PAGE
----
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Special Education Needs

SEN Information report 2015-16

 1.What kinds of special educational needs provision is at our school?

Our school is an inclusive school where every child matters; we aim to address children’s needs and support their development in the most appropriate way possible and celebrate effort as much as achievement. Our school’s SEND policy document is available on this website, detailing our philosophy in relation to SEND.

Additional and/or different provision is currently being made in school for children with a range of needs, including:

  • Cognition and Learning – Moderate learning difficulties; Specific learning difficulties - dyslexia, dyspraxia.
  • Sensory, Medical and Physical – hearing impairment, sensory processing difficulties, epilepsy.
  • Communication and Interaction – autistic spectrum condition, Asperger’s Syndrome, selective mutism, speech and language difficulties.
  • Social, Emotional and Mental Health – attention deficit hyperactivity disorder and mental health issues.

 

- The school's SENCo is Mrs Janine Wain.  She is a fully qualified teacher and has many years expereince supporting pupils with specific educational needs.

- Our team of 7 teaching assistants have extensive experience and training in planning, delivering and assessing intervention programmes.

- All of our staff are trained as much as possible on the needs of new students joining the school – this can include training from specialist agencies or consultants, as well as from our SENCo or other staff with relevant expertise.

- SEND training forms part of the continuing professional development of all teachers and TAs and is organised in accordance with the needs of our children.

- The school works closely with other local schools, sharing training opportunities including outside experts.

- The SENCo meets weekly with the Inclusion Team (Head Teacher and FLO) to review practice within the school, plan training, guidance and advice so that staff across the school ensure they meet the additional learning requirements of our children.

 2. What are school’s policies with regard to the identification and assessment of children with SEN?

Our school’s Inclusion Policy (which is available in school) outlines the process used throughout the school to identify and meet the needs of those children with SEN. Additional and different assessment tools may be required when children are making less than expected progress, which can be characterised by progress which:

  • is significantly slower than that of their peers starting from the same baseline.
  • fails to match or better the child’s previous rate of progress.
  • fails to close the attainment gap between the child and their peers.
  • widens the attainment gap.

 

Progress in areas other than attainment is also considered e.g. where a child needs to make additional progress with social needs in order to be fully integrated into school life or make a successful transition to high school. If behaviour is causing concern, it is always considered whether there are any underlying difficulties; if there are none, the class teacher would speak to parents/carers about anything that might have happened at home. The class teacher/ Inclusion Team would gather information about incidents occurring, at what time of day, during which lessons and behaviour checklists may also be used to analyse and consider any patterns of behaviour. Observations would be conducted in class/on playground to record behaviours, considering involvement of others/environmental factors and an intervention devised taking into account all information gathered. Then along with the parents and the child the school would put into place a Pastoral support and behaviour plan.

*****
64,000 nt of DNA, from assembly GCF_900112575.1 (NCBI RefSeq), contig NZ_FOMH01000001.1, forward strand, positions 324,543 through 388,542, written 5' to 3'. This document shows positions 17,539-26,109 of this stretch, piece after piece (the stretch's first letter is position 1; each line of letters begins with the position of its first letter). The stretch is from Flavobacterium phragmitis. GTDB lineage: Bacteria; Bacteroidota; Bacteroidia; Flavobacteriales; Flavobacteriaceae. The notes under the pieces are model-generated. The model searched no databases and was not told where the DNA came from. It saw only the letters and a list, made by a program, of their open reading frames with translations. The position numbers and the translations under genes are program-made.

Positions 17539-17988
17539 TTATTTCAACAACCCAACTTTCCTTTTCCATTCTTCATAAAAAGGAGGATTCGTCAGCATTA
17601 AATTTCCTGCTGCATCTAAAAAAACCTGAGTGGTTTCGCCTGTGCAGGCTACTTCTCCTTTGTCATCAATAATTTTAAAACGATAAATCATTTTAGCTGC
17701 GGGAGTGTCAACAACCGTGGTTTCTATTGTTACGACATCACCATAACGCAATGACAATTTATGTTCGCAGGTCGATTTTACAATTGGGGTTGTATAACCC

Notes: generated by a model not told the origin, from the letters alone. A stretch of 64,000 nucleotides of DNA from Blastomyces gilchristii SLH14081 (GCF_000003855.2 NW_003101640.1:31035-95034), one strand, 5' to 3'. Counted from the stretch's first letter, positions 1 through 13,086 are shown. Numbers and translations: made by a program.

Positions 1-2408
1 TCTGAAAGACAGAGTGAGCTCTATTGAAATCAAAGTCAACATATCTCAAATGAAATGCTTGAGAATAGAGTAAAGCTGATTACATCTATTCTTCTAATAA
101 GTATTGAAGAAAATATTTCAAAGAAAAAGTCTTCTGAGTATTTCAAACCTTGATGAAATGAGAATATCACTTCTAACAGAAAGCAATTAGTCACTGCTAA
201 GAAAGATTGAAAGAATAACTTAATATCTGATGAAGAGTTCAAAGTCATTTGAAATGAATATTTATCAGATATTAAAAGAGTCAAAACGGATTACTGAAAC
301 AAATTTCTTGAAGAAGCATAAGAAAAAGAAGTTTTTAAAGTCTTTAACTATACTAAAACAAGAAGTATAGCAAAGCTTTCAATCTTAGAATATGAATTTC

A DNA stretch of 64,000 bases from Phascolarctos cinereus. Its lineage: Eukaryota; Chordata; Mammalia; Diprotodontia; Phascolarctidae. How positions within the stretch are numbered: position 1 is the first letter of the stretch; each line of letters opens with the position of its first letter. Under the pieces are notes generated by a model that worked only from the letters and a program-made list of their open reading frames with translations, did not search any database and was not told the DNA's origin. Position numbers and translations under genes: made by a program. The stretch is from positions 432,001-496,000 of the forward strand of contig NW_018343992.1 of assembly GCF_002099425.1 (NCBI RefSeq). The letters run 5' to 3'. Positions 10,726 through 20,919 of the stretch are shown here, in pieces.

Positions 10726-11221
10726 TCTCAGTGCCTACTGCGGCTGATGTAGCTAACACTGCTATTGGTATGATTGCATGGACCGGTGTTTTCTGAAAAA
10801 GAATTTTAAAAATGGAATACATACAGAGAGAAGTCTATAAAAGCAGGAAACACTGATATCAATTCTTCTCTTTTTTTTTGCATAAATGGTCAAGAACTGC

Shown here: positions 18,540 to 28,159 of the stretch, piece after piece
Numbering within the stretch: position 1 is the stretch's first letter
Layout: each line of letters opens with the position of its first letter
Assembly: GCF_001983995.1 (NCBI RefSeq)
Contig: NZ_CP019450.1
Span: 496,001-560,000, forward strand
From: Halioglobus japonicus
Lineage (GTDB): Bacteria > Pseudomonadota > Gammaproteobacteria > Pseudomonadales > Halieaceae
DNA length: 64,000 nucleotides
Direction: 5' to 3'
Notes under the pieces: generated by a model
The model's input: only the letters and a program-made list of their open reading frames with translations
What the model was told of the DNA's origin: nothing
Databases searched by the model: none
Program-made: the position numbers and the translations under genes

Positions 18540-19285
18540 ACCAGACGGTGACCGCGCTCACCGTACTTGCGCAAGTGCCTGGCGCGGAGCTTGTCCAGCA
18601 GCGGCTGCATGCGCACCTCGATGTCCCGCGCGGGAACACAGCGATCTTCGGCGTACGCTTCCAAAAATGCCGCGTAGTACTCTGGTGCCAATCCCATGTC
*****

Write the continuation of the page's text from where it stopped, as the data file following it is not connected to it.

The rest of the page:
Parents are always informed if school staff consider that their child has an additional need and parents and children (as appropriate depending upon age and capability) are involved in the planning to meet the need. We often recommend initially that eyesight and hearing are checked to discount these aspects as possible underlying causes of learning issues.

 At St Michael’s, a range of specific, more specialised tests are used (by the SENCo or intervention teacher) to assist in the identification of an individual child’s needs in order to plan targeted programmes for them and to use as a benchmark for measuring the impact of subsequent interventions:

 To obtain further understanding of a child’s learning difficulties, we may use:

  • Salford Sentence Reading
  • Phonological Assessment Battery (PhAB)
  • Rapid Lass – Dyslexia screening test.
  • Language link – language difficulties / EAL
  • Numbers count assessment
  • Letters and sounds assessment – phonics
  • Sandwell Maths assessment

 Other specialised assessments which may be used in school to identify barriers to learning include:

  • Social, emotional, behavioural checklists – e.g. Leuven Children’s Wellbeing Scale, Strengths and Difficulties
  • Questionnaire
  • Boxall Profile - used as a measure of children’s well being and attitude to learning
  • Observation schedules e.g. for behaviour, concentration, attention.
  • British Picture Vocabulary Scale (BPVS)
  • Expressive Vocabulary Test (EVT)
  • Ravens Matrices

In addition, school can request assessments from the services of the STLS (Specialist Teaching and Learning Services) via the LIFT (Local Inclusion Forum Team) process.

 3. What are school’s policies for making provision for children with SEN whether or not they have Education, Health and Care Plans?

a) How do we evaluate the effectiveness of provision for children with SEN?

  • use of a provision map to measure progress and achievement each term
  • use of assessment information/progress rates etc. pre- and post- interventions termly
  • use of attainment and progress data for children with SEN across the school (part of whole school tracking of children’s progress against our Learning Journey objectives)
  • use of pupil/parents interviews /questionnaires.
  • monitoring by SENCo/Inclusion Manager